We agree with the district court that Birchem and KOC had an independent contractor relationship. First, each Field Agent Contract expressly provided that " [n]othing contained in this Agreement shall be construed to create the relationship of employer and employee between" KOC and Birchem, KOC and Wentz, or Wentz and Birchem.2 Second, the parties' financial relationship strongly suggests Birchem was an independent contractor. He was paid on a commission basis, KOC did not withhold income taxes from his commissions, and Birchem reported his KOC earnings as income of a self-employed individual for federal tax purposes. Third, the unrefuted affidavit of a Vice President in KOC's Agency Department averred that KOC does not control a field agent's daily activities. Finally, federal courts have consistently held that insurance agents are unprotected independent contractors, and Birchem has cited no contrary authority. See, e.g., Oestman v. National Farmers Union Ins. Co., 958 F.2d 303 (10th Cir. 1992) (ADEA); Knight v. United Farm Bureau Mut. Ins. Co., 950 F.2d 377 (7th Cir. 1991) (Title VII); United States EEOC v. Catholic Knights Ins. Soc'y, 915 F. Supp. 25 (N.D. Ill. 1996) (Title VII); Robinson v. Bankers Life & Cas. Co., 899 F. Supp. 848 (D.N.H. 1995) (ADA). Although some aspects of KOC's relationship with its field agents would be consistent with employment, the balance of factors clearly supports the district court's independent contractor determination.
Birchem asserts his ADA claim against Wentz, as well as KOC. Because Wentz and his general agency were independent of KOC, Wentz might have been Birchem's employer even if KOC was not. An important factor in determining employee status is " [t]he hiring party's right to control the manner and means of the worker's product," that is, the extent to which Wentz directed and controlled Birchem's day-to-day activities as a KOC field agent. Wilde, 15 F.3d at 105. Birchem submitted an affidavit with supporting documents detailing Wentz's extensive day-to-day direction and control. Defendants submitted nothing from Wentz refuting these averrals, and Wentz's deposition is laced with language suggesting an employee relationship. The district court only addressed the employee question from the perspective of Birchem's relationship with KOC. We conclude that the summary judgment record raises a genuine issue of material fact as to whether Birchem was Wentz's employee for ADA purposes. Thus, we must turn to the district court's alternative ground for granting summary judgment in favor of Wentz.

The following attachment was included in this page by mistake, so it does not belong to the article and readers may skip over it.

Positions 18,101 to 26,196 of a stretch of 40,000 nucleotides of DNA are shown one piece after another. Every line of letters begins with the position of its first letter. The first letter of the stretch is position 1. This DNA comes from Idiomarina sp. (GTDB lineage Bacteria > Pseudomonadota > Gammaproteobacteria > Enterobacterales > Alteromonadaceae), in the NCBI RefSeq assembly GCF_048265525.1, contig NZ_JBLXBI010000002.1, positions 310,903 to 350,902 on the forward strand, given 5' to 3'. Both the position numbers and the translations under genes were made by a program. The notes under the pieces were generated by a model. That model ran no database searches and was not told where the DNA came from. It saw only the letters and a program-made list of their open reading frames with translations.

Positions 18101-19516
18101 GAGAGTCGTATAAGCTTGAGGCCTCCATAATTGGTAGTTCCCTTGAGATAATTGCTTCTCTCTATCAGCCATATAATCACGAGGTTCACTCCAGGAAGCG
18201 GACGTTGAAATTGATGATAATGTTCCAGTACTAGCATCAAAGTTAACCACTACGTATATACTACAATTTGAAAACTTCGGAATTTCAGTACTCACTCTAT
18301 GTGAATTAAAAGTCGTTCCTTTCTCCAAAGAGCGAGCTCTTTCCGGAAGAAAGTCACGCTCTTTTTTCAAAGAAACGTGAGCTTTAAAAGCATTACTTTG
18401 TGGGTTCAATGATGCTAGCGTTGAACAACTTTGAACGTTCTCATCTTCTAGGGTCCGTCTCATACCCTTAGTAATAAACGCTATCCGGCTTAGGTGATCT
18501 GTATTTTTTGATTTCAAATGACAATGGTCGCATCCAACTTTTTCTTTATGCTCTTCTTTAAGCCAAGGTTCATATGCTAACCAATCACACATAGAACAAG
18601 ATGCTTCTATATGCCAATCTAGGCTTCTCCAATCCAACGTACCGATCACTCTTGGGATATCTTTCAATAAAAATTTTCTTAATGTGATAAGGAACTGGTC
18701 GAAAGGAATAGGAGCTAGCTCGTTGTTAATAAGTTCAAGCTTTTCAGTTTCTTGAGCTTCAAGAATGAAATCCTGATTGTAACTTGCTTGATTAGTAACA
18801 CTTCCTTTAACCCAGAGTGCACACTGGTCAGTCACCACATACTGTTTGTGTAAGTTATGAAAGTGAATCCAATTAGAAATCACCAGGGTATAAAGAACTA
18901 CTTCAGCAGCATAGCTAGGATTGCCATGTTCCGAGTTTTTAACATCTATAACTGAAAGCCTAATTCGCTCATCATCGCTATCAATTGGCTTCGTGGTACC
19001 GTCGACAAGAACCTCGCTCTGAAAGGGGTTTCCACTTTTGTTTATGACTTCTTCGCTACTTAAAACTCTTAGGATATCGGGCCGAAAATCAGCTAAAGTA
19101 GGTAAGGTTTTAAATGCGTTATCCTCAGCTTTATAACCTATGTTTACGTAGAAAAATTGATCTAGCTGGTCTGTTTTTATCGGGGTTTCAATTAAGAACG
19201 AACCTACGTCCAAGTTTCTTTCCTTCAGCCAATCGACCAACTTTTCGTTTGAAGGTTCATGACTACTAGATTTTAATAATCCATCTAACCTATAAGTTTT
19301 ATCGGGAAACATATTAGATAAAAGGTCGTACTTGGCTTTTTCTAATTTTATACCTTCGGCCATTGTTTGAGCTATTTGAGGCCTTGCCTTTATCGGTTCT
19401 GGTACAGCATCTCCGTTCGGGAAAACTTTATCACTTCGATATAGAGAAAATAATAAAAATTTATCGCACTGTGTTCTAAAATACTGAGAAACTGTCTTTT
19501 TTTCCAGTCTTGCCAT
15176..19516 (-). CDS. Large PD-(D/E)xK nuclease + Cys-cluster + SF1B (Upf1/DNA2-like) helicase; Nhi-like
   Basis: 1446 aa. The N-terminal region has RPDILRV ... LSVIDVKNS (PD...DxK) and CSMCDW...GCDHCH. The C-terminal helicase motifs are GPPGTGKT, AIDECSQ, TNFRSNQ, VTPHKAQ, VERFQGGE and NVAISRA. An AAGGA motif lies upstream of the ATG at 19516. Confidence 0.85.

B. The Pretext Issue. In late 1991, when Birchem was diagnosed with bipolar disorder, he advised Wentz that he was taking lithium to stabilize his mood swings. Birchem continued to work and did not ask Wentz to accommodate this condition. However, he now argues that Wentz violated the ADA by taking adverse employment action because of this disability. Lacking direct evidence of disability discrimination, Birchem must avoid summary judgment on this claim by using the burden-shifting framework of St. Mary's Honor Center v. Hicks, 509 U.S. 502, 113 S. Ct. 2742, 125 L. Ed. 2d 407 (1993). See Price v. S-B Power Tool, 75 F.3d 362, 364-65 (8th Cir.), cert. denied, --- U.S. ----, 117 S. Ct. 274, 136 L. Ed. 2d 197 (1996). The district court assumed that Birchem could make out a prima facie case under the ADA but concluded that he had no evidence that Wentz's nondiscriminatory business reasons for demanding Birchem's resignation were a pretext for disability discrimination. We agree.
Birchem alleges that Wentz's stated reasons for termination were that Birchem "could no longer be trusted"--what Wentz called the irretrievable breakdown in their working relationship--and because Birchem did not meet KOC's minimum production requirements after two years as a field agent. These are business reasons having nothing to do with Birchem's alleged disability. As evidence of pretext, Birchem points to the fact that KOC renewed his Field Agent Contract in July 1992, and to the fact that Birchem ranked higher than two other Wentz field agents on certain KOC field agent reports. However, this is not evidence of pretext. Moreover, if Birchem did have bona fide evidence of pretextual action by Wentz, it would tend to prove that Wentz fired Birchem because he complained of Wentz's improper trade practices, not because of Birchem's bipolar disorder. See Rothmeier v. Investment Advisers, Inc., 85 F.3d 1328, 1337 (8th Cir. 1996). In these circumstances, the district court properly granted summary judgment dismissing Birchem's ADA claims against both KOC and Wentz.
II. Birchem's Pendent Claims.
A. The North Dakota Human Rights Act Claim. Under the NDHRA, " [i]t is a discriminatory practice for an employer to ... discharge an employee ... because of ... physical or mental disability." N.D.C.C. § 14-02.4-03. " 'Employee' means a person who performs services for an employer, who employs one or more individuals, for compensation, whether in the form of wages, salaries, commission, or otherwise." N.D.C.C. § 14-02.4-02(5). In construing this statute, the Supreme Court of North Dakota generally follows federal court decisions under analogous federal anti-discrimination statutes. See Schuhmacher v. North Dakota Hosp. Ass'n, 528 N.W.2d 374 (N.D.1995); Moses v. Burleigh County, 438 N.W.2d 186 (N.D.1989). Birchem cites no authority suggesting that the Court would construe the NDHRA as protecting independent contractors or would decline to apply the common law agency test in distinguishing between employees and independent contractors. Therefore, the district court's grant of summary judgment dismissing this claim against KOC is affirmed.